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Wide Angle

China’s Himalaya FM: Radio à la carte


Shi Zhan, who hosts a Chinese history programme on Himalaya FM.

Having worked as a professional host for the radio and television station of Jilin province, one traditional Chinese broadcaster experienced an interesting transformation into a new media host. Since 2014, Shi Zhan has been practising a new form of audio storytelling – vividly recreating the history of China’s ancient dynasties on Shanghai-based Himalaya FM, the country’s most successful audio network.

Shi Zhan, Chinese broadcaster and talk-show host

It was by pure chance that I enrolled in a training course that Himalaya, the online audio platform, was offering to media professionals, amateur voice lovers and people from all walks of life. It was from this course that I learnt how to use cutting-edge ideas and techniques in new media broadcasting. By using creative narration and sharing knowledge based on a respect for historical facts and audience preferences, I am now one of the most popular hosts on the platform.


With my new media thinking and humorous interpretation of Chinese history, I have attracted over 800,000 fans – ten times the number of fans I had in traditional media. Audio content has gained popularity in China over recent years. Unlike in most Western countries, where public or private advertising funds radio platforms, Chinese networks are gradually convincing audiences – especially the younger generation – to pay for audio content and knowledge.

This monetizing of audio programmes – where listeners think it is worthwhile to chip in, often in very small amounts, to listen to their favourite shows – has allowed radio hosts to increase their incomes, depending on their popularity. I recently spent $150,000 of my income from Himalaya to build my own studio.

A pioneer in live-streaming broadcasts, audiobooks and podcasts, Himalaya FM – with offices in China, Japan and the United States, and plans to expand further –  has over 600 million users (as of October 2019, according to a company release). The network’s unique expertise has enabled amateur and professional producers to create content for a potentially broad and burgeoning audience. 

“Sharing human wisdom through audio”

Professional lawyers, doctors and other experts can share their knowledge with the general public through audio. Their efforts are supported by Himalaya, whose stated mission is to “share human wisdom through audio”. The online audio platform provides a large market for paid copyright content, and a wide distribution channel. Anyone can benefit from the company’s business model. One striking example of this is of broadcast host Deshu from Shenyang, who led a group of disabled people to read and record audiobooks, earning them a good wage.

In a fast-growing and intensely competitive Chinese online audio market, the new radio practices followed by the Asian audio giant have enabled traditional  radio producers to achieve a successful transformation into new media hosts.  My training and years of experience with Himalaya have taught me to create original content while adhering to three fundamental new media practices – which have transformed my way of thinking and have proved game-changing.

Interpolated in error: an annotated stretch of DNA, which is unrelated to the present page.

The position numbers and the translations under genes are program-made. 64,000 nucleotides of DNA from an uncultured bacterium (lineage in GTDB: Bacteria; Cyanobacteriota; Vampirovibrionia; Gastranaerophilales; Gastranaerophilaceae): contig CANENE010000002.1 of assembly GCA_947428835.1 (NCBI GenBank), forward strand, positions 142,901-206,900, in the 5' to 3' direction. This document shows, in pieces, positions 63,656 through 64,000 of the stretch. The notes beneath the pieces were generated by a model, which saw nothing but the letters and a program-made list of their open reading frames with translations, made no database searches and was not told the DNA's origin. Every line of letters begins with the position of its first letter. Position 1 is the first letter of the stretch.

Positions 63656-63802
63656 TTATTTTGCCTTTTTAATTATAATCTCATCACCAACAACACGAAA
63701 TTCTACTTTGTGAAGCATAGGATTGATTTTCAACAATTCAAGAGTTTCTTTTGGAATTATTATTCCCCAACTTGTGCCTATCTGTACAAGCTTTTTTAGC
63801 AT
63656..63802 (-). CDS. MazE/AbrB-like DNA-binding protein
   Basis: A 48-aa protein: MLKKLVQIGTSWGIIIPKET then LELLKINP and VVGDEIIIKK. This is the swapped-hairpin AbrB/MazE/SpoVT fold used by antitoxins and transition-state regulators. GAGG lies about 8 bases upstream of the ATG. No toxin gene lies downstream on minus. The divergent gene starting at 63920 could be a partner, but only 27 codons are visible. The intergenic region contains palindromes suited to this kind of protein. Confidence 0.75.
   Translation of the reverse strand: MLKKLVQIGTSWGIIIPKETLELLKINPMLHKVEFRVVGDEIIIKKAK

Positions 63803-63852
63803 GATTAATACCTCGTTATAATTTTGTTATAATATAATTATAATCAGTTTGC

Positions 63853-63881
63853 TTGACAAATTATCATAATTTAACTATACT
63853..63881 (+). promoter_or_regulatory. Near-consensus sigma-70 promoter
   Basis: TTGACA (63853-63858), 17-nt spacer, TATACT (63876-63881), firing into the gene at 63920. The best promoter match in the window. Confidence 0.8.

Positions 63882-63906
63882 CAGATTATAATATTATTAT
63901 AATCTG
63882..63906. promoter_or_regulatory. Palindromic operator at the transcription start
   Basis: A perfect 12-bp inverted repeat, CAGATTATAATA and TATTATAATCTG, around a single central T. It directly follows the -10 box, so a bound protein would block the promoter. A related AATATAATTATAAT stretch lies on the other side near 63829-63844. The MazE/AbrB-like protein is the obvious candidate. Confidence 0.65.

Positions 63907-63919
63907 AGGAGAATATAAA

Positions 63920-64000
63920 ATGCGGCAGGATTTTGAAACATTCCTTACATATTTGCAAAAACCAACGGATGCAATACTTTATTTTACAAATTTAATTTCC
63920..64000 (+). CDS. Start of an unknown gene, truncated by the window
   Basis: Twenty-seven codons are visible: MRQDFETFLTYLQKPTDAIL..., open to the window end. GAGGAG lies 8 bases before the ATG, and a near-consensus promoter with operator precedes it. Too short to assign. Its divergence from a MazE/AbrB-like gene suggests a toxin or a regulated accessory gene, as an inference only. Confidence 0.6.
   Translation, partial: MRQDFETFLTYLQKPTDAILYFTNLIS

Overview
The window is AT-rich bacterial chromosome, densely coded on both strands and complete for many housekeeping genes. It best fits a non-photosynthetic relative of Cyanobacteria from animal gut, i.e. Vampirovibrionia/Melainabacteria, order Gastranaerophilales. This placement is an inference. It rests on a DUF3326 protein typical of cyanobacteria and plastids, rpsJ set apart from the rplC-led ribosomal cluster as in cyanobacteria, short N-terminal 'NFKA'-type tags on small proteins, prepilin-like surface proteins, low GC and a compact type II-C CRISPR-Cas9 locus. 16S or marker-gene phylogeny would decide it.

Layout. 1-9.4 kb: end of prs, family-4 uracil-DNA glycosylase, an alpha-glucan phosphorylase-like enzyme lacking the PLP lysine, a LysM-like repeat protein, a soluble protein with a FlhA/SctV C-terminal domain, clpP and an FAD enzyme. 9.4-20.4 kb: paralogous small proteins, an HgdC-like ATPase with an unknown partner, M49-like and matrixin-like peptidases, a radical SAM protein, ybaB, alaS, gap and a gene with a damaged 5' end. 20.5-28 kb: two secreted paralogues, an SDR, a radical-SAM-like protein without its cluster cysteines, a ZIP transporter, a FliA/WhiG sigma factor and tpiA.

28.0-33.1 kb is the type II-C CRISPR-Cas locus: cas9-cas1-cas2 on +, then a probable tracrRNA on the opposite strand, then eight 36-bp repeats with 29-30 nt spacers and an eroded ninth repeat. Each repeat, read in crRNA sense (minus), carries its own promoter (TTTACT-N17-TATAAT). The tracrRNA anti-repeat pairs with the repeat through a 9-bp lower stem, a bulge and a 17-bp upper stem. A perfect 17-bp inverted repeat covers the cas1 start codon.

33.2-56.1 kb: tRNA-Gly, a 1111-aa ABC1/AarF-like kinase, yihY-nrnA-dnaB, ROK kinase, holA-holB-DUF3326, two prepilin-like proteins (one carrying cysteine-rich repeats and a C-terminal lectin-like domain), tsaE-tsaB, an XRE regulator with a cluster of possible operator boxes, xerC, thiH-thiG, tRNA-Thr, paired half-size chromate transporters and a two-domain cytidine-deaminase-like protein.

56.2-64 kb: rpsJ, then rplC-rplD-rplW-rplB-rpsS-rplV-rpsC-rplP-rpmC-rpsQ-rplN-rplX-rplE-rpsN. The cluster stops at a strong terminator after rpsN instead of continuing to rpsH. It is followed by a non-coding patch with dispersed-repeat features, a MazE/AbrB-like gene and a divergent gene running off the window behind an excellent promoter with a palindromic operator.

The first new media practice involves paying more attention to the completion rate than merely looking at the click-through rate of listeners. The completion rate signifies the probability that the audience will listen to the programme till the end. Himalaya’s users spent an average of 170 minutes listening to its shows (as of October 2019), but the back-end data reflected that after just a few minutes of listening, half of my listeners left. This really surprised and frustrated me.

To solve this problem, I spent half a year cultivating the internet’s “user thinking” model, forcing myself to develop “a sharp mind while covering the latest events and discovering the latest news”. Doing your homework and being up-to-date is very important in this business. Before recording each programme, I study the news and current affairs for two hours and spend eight hours writing an original script – before finally distilling it to a programme of only eight minutes. This “grinding” of my own work has doubled my audience, and allowed me to rapidly increase the completion rate.

The second new media practice involves improving the user experience, which is of paramount importance. To achieve this, I developed my own method. This involved  moving away from the “loud” background music of traditional radio, and using music as a tool to enhance the atmosphere – so the audience would pay more attention to the content itself.

“Selection” and “creation” are the keywords of the third new media practice. As a new media host, I dare to choose material that is not accessible to the audience anywhere else. This original content is created with my own interpretation – making it both interesting and informative for my listeners.

My current projects for Himalaya include working on an audio guide on the terracotta warriors of  the Mausoleum of the First Qin Emperor. Tourists only need to scan the QR code to listen to my narration.

Click here to read more about radio in the Courier.